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Juneteenth: Celebrating Black America's Independence Day

Juneteenth is an annual holiday celebrating the end of slavery in the United States. It commemorates June 19, 1865, when Union soldiers arrived in Galveston, Texas, and announced that all enslaved people in the state were free.



This announcement occurred two years after the Emancipation Proclamation was signed.


Still, due to the lack of enforcement in Texas, many enslaved people remained in bondage.



When did Americans start celebrating it?


Juneteenth has been celebrated by African-Americans since the late 1800s, and in recent years, it has gained wider recognition and observance.


It officially became a federal holiday in 2021 when President Biden signed the Juneteenth National Independence Day Act into law.


The holiday is a time to reflect on the legacy of slavery in the United States and celebrate African Americans' contributions and achievements.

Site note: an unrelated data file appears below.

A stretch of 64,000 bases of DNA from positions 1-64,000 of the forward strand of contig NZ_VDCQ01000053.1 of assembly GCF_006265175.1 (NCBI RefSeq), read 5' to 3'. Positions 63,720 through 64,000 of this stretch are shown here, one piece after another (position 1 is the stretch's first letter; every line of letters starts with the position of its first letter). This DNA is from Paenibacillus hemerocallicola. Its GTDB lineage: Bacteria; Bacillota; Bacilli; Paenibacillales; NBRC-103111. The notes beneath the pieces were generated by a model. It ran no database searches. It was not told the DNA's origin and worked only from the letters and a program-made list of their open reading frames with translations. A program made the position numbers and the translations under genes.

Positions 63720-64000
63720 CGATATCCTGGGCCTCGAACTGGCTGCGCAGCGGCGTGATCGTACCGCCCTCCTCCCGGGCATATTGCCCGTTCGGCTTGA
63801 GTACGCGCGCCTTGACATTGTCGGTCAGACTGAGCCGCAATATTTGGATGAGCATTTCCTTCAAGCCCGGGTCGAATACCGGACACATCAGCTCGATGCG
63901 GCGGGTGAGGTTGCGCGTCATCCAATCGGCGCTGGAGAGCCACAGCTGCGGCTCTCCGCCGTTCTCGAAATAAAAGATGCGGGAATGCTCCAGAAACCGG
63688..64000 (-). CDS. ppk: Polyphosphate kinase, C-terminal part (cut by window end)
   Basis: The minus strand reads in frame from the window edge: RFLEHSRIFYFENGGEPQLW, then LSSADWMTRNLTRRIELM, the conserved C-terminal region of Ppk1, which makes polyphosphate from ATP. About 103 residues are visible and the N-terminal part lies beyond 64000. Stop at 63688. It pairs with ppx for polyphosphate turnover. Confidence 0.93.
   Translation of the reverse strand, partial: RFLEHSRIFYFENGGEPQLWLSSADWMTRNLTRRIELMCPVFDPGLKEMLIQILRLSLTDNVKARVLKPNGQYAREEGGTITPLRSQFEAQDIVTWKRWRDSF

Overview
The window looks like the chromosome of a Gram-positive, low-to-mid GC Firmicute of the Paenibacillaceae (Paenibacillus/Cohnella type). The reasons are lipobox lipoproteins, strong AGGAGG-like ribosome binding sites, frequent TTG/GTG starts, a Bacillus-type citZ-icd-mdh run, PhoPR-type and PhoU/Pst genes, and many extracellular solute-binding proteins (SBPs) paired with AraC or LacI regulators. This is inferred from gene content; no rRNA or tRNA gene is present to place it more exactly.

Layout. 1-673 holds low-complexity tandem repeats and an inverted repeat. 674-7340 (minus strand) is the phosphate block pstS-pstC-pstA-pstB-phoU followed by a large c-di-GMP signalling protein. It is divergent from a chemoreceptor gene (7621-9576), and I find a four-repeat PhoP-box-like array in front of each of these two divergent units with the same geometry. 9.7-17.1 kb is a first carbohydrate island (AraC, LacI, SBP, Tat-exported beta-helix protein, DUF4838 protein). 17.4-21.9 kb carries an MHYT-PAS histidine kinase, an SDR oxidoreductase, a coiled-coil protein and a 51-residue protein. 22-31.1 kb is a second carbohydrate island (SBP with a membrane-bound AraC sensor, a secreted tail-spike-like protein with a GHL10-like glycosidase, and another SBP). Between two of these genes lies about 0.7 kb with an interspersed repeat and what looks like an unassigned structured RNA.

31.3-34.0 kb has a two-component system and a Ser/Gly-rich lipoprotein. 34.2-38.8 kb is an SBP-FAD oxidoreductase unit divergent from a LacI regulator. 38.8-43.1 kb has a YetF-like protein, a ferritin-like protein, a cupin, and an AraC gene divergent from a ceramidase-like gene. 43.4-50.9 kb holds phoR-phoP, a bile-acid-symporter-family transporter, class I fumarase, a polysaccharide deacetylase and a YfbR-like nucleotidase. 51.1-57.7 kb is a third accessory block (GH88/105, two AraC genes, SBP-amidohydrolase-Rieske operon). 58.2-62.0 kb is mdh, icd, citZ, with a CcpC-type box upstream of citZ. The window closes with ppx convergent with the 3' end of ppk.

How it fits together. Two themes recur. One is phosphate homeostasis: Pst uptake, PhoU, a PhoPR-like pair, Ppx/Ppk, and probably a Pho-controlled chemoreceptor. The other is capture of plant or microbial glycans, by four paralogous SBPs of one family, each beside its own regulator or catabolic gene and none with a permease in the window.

It is typically marked by celebrations, picnics, and other community events highlighting black culture and history.



Social significance


Juneteenth has taken on added significance in recent years as the country grapples with racial justice and inequality issues.


It serves as a reminder of the progress that has been made and the work that still needs to be done to achieve true equality for all Americans.

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